Anyone who is slender may assume it hardly matters if other people pile on the pounds so long as they sustain a healthy weight throughout life. This widely held view is both dangerously complacent and entirely wrong. The consensus of opinion among the world’s leading public health authorities is that we are on the brink of a social and medical catastrophe. Doctors are already reporting huge rises in the prevalence of such major non communicable diseases as Type II diabetes. Globally, the medical costs of obesity have been estimated at being in excess of £500 billion.
The ‘obesity pandemic’ has arisen from a wide range of causes most relating to the food we eat. These range from the way it grown, processed and sold, to the ways in which it is advertised and marketed.
By the promotion of high energy dense foods, often deliberately designed to be addictive, and through the eating revolution which has led to diets that, typically, are too high in calories and fats and too low in fruits and vegetables.
Fats high in sugar and fat but low in nourishment are becoming ever more popular, especially among children.
‘Children are less sensitive to the sweet taste of sugar,’ explains Nicole Avena, one of the world’s foremost obesity experts, ‘which means their tolerance is far greater than it is for adults.’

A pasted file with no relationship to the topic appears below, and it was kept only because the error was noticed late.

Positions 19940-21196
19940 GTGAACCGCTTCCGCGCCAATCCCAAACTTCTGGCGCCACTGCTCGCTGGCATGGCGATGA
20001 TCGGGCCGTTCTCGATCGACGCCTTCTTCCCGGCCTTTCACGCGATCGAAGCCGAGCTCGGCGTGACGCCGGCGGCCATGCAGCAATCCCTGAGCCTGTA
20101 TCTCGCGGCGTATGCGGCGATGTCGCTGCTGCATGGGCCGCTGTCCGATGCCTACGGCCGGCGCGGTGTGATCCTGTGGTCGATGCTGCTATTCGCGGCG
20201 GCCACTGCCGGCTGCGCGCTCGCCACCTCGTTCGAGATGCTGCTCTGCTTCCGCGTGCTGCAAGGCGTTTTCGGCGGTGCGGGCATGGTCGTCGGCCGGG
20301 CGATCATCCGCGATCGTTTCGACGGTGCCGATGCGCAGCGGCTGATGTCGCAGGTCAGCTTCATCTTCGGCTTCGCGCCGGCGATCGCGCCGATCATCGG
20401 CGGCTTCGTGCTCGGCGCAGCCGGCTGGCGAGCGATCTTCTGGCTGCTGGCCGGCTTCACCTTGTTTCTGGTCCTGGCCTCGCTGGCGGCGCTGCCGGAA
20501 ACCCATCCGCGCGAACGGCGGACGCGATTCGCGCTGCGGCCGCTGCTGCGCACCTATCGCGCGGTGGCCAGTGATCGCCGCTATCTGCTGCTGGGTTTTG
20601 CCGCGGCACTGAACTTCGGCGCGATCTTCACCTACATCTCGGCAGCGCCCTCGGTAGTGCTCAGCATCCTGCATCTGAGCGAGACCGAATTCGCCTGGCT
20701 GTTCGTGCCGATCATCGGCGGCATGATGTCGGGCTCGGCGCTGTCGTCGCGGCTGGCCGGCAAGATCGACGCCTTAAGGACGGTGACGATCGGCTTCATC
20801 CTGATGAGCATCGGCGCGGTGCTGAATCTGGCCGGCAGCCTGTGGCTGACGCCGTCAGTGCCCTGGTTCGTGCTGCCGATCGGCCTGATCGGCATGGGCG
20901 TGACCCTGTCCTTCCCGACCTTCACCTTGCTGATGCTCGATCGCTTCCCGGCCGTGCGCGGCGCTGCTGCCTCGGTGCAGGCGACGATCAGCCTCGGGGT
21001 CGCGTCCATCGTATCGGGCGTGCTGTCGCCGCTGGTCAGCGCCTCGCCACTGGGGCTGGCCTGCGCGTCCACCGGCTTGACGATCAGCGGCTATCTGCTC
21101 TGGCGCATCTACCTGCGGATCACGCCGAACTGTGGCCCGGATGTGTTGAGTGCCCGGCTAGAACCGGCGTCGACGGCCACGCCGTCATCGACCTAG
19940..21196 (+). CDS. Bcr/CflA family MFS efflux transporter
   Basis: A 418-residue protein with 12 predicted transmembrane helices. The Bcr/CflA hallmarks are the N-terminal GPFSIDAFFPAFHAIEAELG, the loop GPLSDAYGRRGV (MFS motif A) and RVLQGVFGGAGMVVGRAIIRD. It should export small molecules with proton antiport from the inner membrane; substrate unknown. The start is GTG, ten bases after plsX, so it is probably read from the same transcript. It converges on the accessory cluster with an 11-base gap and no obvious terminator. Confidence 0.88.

As a result, over the past ten years, the percentage of children who are overweight or obese has risen from around one in ten (8%) for both boys and girls to one in eight (13%).
While the foods now filling our supermarket and kitchen shelves are super tasty what few appreciate is they are also as addictive, as hard drugs! It’s extremely hard to avoid putting on the pounds in such an environment.
There are, however, practical steps one can take to minimise the risk. On my Ask Dr David video blog, I answer your questions about weight gain and offer practical guidance on weight loss.
You may also be interested in Fat Planet – The obesity trap and how to escape it. Highly regarded by weight loss specialists, it was published by Random House, in 2015, and is priced at £ 12 99. Available to buy from Amazon.
In the video below watch Margaret and I discuss our book.